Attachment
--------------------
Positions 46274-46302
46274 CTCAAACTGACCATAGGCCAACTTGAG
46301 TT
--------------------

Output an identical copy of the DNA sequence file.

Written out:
Positions 46274-46302
46274 CTCAAACTGACCATAGGCCAACTTGAG
46301 TT